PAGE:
As Twitter continues to expand beyond the realm of celebrities and politicians, many Ann Arbor businesses are flocking to the social media site to spread news to customers, recruit new ones and promote deals and contests.
Hal White, an accounting assistant professor at the Ross School of Business, was part of a team of researchers at the Business School that studied the effects of local businesses’ using Twitter. White said businesses in town that employ Twitter may see some positive outcomes as a result, but they wouldn’t necessarily experience a financial boost.
“When it comes to local businesses using Twitter, there are most likely advantages, but not market liquidity,” White said in an interview.
Though the study focused on publicly-traded firms, not small private firms, White said Twitter use could also benefit small businesses.
According to the study, which was also conducted by Greg Miller, an associate professor at the Business School, and Rackham student Beth Blankespoor, a graduate student research assistant at the Business School, this new method of marketing may be a beneficial way for small Ann Arbor businesses to spread information.
“Smaller companies that don’t get much news coverage can bridge the information gap with investors by tweeting,” a press release about the study distributed last week states.
Scott Hirth, manager of The M Den, said the retailer uses their Twitter account, @TheMDen, to announce new products and information about in-store events to their 1,655 followers.
“We’ve been around for a lot of years, using a variety of different advertising mediums, but using Twitter to let a lot of people know about something instantaneously has been successful,” Hirth said.
Jim Millan, owner of Bella Italia Pizza and Pasta of Ann Arbor, located at 895 West Eisenhower Pkwy., said he uses the restaurant’s Twitter account, @BellaItaliaA2, to hold contests and announce the restaurant’s deals of the day.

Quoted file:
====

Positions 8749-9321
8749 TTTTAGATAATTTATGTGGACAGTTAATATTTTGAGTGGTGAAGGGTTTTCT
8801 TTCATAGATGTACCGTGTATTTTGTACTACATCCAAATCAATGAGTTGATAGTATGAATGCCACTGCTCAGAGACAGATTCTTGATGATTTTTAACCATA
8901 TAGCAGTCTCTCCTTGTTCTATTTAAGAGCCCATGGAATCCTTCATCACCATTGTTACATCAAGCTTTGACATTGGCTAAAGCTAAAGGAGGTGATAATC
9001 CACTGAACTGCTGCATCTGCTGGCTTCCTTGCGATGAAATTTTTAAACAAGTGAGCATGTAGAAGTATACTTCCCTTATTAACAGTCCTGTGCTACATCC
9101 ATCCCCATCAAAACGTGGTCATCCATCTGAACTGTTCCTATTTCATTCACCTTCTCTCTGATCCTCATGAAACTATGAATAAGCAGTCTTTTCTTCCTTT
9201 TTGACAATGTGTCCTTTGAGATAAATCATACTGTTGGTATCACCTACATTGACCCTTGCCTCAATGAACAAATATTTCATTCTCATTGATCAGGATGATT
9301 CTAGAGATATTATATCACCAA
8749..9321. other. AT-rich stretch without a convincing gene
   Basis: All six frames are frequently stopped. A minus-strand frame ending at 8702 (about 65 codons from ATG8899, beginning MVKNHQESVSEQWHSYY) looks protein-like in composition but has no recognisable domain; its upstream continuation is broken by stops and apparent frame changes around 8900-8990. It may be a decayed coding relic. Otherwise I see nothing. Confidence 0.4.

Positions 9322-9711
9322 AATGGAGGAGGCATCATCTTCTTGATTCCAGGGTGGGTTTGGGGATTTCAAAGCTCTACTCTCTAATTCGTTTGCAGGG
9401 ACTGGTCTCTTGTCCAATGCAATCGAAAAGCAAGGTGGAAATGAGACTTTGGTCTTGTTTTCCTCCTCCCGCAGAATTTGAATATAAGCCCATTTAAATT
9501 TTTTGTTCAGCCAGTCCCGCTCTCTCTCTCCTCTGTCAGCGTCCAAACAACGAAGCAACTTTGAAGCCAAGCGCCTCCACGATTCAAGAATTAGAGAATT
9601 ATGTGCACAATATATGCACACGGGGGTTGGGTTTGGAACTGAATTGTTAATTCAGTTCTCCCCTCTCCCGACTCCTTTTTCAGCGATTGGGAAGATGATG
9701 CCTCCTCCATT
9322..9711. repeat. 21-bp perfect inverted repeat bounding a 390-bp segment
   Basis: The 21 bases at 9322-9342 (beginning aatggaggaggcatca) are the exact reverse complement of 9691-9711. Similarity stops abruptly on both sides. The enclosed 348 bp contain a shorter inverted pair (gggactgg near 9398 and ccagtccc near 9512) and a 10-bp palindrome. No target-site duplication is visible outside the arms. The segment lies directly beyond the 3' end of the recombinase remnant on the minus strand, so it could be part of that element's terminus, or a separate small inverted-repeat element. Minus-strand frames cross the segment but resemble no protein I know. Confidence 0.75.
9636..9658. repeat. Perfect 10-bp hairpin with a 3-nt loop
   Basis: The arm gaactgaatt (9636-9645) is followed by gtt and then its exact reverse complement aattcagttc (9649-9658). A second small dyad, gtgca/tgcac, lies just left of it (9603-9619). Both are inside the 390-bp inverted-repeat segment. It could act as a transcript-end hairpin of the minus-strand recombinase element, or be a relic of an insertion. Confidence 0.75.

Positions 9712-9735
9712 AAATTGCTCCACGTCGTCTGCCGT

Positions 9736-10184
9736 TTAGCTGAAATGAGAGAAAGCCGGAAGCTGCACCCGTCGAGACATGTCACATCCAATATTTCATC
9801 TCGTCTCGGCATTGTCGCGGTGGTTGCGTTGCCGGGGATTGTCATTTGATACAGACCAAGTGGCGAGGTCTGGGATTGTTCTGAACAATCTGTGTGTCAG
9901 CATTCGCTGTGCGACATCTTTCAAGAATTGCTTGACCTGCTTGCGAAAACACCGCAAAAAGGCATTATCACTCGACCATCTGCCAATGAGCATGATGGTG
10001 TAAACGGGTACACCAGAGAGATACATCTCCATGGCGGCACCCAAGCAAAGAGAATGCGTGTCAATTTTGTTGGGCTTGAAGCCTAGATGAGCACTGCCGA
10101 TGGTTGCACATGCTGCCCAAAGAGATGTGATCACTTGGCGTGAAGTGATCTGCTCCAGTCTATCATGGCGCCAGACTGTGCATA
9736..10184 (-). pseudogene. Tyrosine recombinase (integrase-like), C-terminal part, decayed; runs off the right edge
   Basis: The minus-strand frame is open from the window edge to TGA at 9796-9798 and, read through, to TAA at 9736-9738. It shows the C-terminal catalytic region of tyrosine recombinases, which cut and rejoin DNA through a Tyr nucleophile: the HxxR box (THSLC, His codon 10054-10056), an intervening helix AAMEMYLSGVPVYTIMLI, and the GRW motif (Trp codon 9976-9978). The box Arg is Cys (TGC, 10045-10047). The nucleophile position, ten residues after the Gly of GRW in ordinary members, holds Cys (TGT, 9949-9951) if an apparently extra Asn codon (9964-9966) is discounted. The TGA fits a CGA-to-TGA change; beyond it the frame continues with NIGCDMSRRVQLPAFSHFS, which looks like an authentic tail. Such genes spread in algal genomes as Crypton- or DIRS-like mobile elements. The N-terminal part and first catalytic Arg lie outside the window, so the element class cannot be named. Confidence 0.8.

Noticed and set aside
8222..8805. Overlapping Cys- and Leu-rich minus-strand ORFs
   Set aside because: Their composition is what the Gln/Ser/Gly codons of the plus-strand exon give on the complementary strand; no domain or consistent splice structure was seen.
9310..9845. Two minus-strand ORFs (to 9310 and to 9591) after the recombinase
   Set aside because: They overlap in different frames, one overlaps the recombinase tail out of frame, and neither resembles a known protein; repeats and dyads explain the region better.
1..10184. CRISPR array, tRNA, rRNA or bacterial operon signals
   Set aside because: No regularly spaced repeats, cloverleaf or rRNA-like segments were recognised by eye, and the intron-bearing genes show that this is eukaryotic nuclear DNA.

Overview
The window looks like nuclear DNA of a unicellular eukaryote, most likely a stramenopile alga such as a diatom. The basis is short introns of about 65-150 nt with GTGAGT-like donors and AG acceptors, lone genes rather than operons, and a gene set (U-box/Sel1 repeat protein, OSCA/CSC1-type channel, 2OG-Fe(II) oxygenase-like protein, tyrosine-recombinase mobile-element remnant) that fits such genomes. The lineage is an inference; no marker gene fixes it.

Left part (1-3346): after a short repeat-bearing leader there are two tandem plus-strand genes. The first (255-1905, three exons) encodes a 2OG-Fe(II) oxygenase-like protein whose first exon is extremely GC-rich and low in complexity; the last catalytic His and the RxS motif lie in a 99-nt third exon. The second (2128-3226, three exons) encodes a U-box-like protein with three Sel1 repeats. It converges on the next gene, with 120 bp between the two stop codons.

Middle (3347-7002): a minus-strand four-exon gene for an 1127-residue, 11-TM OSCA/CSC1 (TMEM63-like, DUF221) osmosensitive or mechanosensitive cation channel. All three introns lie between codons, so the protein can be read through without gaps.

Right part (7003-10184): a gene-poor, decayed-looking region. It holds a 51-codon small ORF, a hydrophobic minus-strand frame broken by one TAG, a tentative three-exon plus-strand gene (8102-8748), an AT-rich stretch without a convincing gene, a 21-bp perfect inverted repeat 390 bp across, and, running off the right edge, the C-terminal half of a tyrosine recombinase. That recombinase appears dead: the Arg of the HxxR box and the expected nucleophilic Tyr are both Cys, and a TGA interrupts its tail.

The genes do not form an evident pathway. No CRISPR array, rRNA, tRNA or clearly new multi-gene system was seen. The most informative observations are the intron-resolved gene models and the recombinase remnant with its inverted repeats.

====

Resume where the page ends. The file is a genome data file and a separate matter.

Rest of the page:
“Last summer we did a contest where almost every day we would give away a free pizza to people who ‘followed’ us on Twitter,” Millan said. “The first five people who came in and mentioned the tweet got a free slice or free pizza. We got a good following out of it.”
Along with the benefit of interacting with the restaurant’s 705 Twitter followers in a more engaging way, Millan said he likes that Twitter is fast and free to use.
“Instead of spending money on advertising, I am spending money on the customers for the promotion,” Millan said.
Another local business, the Produce Station, uses their @producestation Twitter account to inform customers when they get unique and fresh ingredients in the store, located at 1629 State Street.
According to Andrew Gorsuch, the gourmet market’s general manager, tweeting about seasonal produce to their 549 followers has proven to be “an effective way to communicate quickly with customers about cool products without having to spend a lot of time.”
Being able to connect with their followers and posting pictures of new produce on Twitter has “attracted customers for sure,” Gorsuch said.
Chris Hanrath, a University alum who graduated in 2009, said he often uses Twitter to learn about discounts and promotions.
“I go to places for dinner because they tweet something like 50-percent off your meal,” Hanrath said. “I look at Twitter and use pretty much any discount if it’s worth going to the business.”